CREDIT: AP Photo/Gene Blythe
Americans living in parts of the southern United States — areas often burdened with disproportionate crime, poverty, limited health care, and poor schools — will likely live fewer healthy years post-retirement compared to their counterparts in other regions, according to a Centers for Disease Control and Prevention (CDC) report released last week.
CDC researchers analyzed census data between 2007 and 2009, collected death certificates, and conducted telephone surveys during which respondents described their health. The report showed that while Americans on average enjoyed 14 years of good health after retiring, residents of southern states spent many of their final years in and out of emergency rooms and clinics. According to the report, Mississippi, Kentucky, West Virginia and Alabama had the lowest numbers for life expectancy and healthy life expectancy. Black people also fared worse across the board, with a life expectancy that averaged three years less than that of whites.
The trend is obvious throughout what has been dubbed the “poverty belt,” where more than one in three people live in high-poverty areas:
CREDIT: Jan Diehm for the Huffington Post
“Where you live in the United States shouldn’t determine how long and how healthy you live — but it does, far more than it should,” said CDC Director Tom Frieden in a press release last week. “Not only do people in certain states and African-Americans live shorter lives, they also live a greater proportion of their last years in poor health. It will be important moving forward to support prevention programs that make it easier for people to be healthy no matter where they live.”
The report underscores a health care battle well underway in numerous states. Nearly a year after the rollout of the Affordable Care Act (ACA), also known as Obamacare, governors in 24 states — including six southern states — still haven’t expanded Medicaid benefits to more than five million Americans, many of whom live in states along the southern poverty belt and suffer from obesity, diabetes, heart disease and other life-threatening illnesses.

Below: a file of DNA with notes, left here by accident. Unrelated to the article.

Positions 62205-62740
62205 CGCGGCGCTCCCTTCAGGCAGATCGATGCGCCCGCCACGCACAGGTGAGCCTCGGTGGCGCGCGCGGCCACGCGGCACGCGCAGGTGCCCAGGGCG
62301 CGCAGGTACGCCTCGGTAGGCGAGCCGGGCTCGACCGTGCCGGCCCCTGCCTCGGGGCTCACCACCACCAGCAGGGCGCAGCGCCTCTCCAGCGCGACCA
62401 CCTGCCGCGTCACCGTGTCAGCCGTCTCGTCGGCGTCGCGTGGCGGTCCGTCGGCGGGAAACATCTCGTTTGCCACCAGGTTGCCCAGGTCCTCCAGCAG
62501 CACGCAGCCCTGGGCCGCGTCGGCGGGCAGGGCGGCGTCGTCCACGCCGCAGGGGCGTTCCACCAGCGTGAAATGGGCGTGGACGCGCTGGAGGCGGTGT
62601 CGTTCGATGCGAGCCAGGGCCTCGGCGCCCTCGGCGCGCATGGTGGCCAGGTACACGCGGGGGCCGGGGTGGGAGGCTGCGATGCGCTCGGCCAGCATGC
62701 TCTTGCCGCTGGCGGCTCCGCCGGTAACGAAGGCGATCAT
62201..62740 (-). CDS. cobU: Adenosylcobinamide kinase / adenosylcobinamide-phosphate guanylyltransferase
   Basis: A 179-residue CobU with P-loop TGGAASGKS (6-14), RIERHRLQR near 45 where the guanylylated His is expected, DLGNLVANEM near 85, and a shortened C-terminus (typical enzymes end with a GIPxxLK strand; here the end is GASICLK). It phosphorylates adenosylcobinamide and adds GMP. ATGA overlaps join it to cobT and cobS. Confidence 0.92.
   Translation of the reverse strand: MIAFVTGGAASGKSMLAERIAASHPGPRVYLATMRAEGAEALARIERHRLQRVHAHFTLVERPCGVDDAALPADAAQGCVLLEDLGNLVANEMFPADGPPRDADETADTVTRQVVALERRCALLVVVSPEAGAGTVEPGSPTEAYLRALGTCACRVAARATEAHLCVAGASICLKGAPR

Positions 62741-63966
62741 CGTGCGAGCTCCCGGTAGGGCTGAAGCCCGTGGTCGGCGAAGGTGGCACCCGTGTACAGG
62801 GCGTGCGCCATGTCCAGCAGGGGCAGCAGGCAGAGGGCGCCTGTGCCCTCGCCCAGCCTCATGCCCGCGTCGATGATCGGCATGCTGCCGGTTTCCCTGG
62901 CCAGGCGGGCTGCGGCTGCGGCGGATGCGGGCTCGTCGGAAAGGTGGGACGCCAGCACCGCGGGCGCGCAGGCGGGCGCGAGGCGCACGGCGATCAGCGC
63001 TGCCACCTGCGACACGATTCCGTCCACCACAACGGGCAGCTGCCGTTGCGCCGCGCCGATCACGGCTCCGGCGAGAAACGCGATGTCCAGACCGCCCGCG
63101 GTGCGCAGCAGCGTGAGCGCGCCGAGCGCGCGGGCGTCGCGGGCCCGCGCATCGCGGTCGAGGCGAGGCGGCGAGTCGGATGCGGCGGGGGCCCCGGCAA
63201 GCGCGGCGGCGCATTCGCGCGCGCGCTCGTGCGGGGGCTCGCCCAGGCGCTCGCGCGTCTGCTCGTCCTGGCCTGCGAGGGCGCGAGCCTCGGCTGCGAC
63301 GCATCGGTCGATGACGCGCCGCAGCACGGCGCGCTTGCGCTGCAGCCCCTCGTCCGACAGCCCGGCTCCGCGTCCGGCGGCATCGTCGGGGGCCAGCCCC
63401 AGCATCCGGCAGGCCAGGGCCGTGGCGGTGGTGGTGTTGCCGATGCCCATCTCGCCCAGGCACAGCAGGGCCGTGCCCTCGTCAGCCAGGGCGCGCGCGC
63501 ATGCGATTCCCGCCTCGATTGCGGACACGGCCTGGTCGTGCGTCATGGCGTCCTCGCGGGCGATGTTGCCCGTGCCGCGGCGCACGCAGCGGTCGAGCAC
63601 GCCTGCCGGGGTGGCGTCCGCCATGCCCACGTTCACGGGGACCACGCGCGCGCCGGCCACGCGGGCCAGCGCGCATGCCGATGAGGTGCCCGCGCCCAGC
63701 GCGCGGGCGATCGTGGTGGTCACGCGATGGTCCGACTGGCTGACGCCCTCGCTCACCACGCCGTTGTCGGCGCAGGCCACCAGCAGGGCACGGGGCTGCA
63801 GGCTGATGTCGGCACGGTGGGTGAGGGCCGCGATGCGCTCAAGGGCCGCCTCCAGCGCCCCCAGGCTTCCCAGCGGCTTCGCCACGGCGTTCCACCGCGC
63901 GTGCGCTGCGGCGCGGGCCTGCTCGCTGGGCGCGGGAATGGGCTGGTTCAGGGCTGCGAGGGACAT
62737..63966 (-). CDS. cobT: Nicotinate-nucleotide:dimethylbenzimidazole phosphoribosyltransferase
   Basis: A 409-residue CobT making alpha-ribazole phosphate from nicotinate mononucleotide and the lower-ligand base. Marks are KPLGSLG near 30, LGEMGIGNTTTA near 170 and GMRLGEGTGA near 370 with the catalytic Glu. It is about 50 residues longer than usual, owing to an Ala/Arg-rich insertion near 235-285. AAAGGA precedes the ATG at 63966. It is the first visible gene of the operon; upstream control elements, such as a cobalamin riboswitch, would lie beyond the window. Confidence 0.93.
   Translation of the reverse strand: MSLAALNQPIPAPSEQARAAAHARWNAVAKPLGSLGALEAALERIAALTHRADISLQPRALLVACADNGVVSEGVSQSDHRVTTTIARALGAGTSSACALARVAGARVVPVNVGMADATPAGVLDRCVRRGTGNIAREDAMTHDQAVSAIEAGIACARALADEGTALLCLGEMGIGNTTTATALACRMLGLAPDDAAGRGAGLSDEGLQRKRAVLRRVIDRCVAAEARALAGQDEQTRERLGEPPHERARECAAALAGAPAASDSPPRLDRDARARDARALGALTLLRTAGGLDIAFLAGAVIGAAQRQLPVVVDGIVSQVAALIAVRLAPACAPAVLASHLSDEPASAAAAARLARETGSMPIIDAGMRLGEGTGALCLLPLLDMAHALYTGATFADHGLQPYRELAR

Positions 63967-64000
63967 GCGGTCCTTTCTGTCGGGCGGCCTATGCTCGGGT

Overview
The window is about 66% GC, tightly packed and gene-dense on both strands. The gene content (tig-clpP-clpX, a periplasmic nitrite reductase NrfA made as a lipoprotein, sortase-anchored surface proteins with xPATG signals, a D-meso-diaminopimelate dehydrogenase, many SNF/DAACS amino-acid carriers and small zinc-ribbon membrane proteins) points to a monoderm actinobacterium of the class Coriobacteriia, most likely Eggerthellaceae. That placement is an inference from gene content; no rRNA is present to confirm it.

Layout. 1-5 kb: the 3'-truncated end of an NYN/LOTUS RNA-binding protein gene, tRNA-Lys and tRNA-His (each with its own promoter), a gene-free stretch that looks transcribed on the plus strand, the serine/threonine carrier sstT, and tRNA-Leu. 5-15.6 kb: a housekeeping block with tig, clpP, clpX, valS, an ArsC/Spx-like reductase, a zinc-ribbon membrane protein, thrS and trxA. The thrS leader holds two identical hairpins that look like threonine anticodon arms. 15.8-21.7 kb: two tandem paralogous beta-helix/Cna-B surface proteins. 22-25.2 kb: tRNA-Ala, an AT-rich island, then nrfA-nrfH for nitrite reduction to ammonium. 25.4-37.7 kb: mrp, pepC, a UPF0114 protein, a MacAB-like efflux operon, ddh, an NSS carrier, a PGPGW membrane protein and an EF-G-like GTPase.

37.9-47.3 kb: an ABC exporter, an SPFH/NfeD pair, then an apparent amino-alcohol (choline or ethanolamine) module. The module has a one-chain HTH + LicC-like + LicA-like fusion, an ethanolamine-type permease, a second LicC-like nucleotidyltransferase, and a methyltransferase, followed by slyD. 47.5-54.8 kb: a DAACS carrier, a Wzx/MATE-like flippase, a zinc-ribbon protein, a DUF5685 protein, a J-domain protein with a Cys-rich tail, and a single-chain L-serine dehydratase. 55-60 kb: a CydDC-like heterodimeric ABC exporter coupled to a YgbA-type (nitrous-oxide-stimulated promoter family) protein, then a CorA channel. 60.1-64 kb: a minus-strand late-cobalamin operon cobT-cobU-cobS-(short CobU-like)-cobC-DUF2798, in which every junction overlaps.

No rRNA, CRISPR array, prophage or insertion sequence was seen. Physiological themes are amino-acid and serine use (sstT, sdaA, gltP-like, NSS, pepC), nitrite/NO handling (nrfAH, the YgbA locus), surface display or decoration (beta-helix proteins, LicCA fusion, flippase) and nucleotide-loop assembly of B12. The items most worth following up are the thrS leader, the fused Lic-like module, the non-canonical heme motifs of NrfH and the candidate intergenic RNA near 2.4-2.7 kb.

While staunch opponents of Medicaid expansion contend that the policy takes a toll on state budgets, there’s some evidence to the contrary. The federal government allocates generous funding for states that choose to expand their public insurance programs. In April, the Congressional Budget Office estimated that states would spend less than two percent more on Medicaid and the Children’s Health Insurance Program, also known as CHIP, because of the ACA. Medicaid expansion can also help generate millions of dollars in revenue by creating more state jobs.
And recent studies published in Oxford’s Quarterly Journal of Economics and the New England Journal of Medicine tell another side to the story. According to that research, Medicaid expansion improves access to care after one year, improves overall health status within two years, and saves lives within five years.
Southern states are already seeing some of the consequences of rejecting the expansion. In Mississippi, the rate of uninsured people jumped by three percent — more than 137,000 people — because Gov. Phil Bryant (R) refused to expand Medicaid. Representatives of the Alabama Hospital Association recently reported that Gov. Robert Bentley’s reluctance to expand Medicaid may have resulted in the shuttering of a dozen rural hospitals in the state.
While people living in states without Medicaid expansion have incomes below the poverty line, they do not qualify for traditional Medicaid benefits, often doled out to low-income parents, children, and people with disabilities. Although many of them consider themselves healthy, according to data collected in a Kaiser Family Foundation data set, one medical emergency can threaten their financial security and that of the country’s.
Rep. Steve Cohen (D-Tenn.), a member of the 33-member Congressional State Medicaid Expansion Caucus, summed up his frustration with recalcitrant governors in a statement to the press last week.
“By not expanding Medicaid, governors around the country — and at home in Tennessee — are conveying a message that they have little concern for the neediest, sickest, and most desperate of their constituents,” said Cohen. “While this may not be Governor Haslam’s intention, the reality of the situation is that 234,000 of our state’s most needy are going or will go without the health coverage that they need and that President Obama’s health care reform law says they should have. Studies have even shown that thousands of Americans each year will die avoidable deaths because of lack of access to Medicaid. That is unacceptable.”